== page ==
“Ah, non,” the goatboater replied wagging his index finger, sensing my concern. “No sharks here, only small reef sharks, no big bulldogs like Reunion. But oui, the waves are real poo-er (ah… power!) with big barrel.” He curled his fingers onto his palm to illustrate the point.
We were skeptical but it didn’t take much more to convince us. A plan was laid, and then there were hoots and the clinking of glasses echoing from the bar.
The bar was actually just a small white container, the yacht club apparently, from which they sold expensive beer in small cans. After going to the local supermarket to stock up on provisions including our own supply of the cheapest beer available (99 Euro cents), we had 24 lagers and a plan to sail south for the week to go surf the reefs. The perfect, poo-erful, French reef passes of Mayotte.
The booger and goatboater were joined by a soup boarder (SUP is pronounced ‘soup’ in French). They said the best waves were to be found at Passe Sada and Passe Bateux. They would be going on their own boat while Mikas and I took ours. And so it went: two sail boats, one French, one South African. Two surfers, a soup, a booger, and a windmill. The bad joke was just getting worse.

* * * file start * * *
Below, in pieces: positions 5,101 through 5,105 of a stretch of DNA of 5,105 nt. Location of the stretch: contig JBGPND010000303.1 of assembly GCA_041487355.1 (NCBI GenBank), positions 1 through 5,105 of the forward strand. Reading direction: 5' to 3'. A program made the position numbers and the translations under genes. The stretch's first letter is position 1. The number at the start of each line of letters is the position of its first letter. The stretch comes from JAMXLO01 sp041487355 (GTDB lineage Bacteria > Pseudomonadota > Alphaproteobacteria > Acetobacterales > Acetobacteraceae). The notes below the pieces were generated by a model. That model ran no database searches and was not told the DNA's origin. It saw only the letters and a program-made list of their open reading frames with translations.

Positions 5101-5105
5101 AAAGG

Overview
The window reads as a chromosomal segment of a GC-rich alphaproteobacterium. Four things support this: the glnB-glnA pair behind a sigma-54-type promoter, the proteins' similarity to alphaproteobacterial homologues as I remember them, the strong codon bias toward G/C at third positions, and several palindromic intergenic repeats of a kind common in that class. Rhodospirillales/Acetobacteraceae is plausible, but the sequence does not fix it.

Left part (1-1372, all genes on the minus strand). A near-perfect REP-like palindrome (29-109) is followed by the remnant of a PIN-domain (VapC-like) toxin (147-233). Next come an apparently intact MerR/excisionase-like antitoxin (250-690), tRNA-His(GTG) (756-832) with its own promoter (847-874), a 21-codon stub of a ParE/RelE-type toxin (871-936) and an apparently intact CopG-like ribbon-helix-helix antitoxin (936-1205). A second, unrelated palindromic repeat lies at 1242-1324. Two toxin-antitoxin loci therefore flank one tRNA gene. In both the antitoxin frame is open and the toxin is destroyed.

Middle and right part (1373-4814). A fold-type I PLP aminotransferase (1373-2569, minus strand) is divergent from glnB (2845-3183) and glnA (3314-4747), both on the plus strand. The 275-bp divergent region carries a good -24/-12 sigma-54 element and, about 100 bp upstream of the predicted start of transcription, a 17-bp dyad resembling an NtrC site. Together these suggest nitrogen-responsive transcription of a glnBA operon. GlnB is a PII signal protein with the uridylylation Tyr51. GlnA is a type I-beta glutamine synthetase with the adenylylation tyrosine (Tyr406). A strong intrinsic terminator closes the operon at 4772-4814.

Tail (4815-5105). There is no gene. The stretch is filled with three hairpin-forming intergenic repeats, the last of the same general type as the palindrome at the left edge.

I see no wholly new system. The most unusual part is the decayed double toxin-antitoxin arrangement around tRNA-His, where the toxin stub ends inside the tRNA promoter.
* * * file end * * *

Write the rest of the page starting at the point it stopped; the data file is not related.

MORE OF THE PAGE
We ended up drinking most of our beer the same night, but that’s never stopped any stoke-starved surfer. By 5 o’clock the next morning, Mikas and I had pulled up the anchor and began making our way south. We were anchored off the town of Dzaoudzi in the north. The journey to our destination, the reef passes on the other side of the island, was in excess of 30 nautical miles – a whole day’s motoring if all went well.
Thank God it did and by 3 o’clock that afternoon we could see one of the waves, Passe Bateux, from a distance. We kept on motoring, right up to the furthest pass of them all: Passe Sada.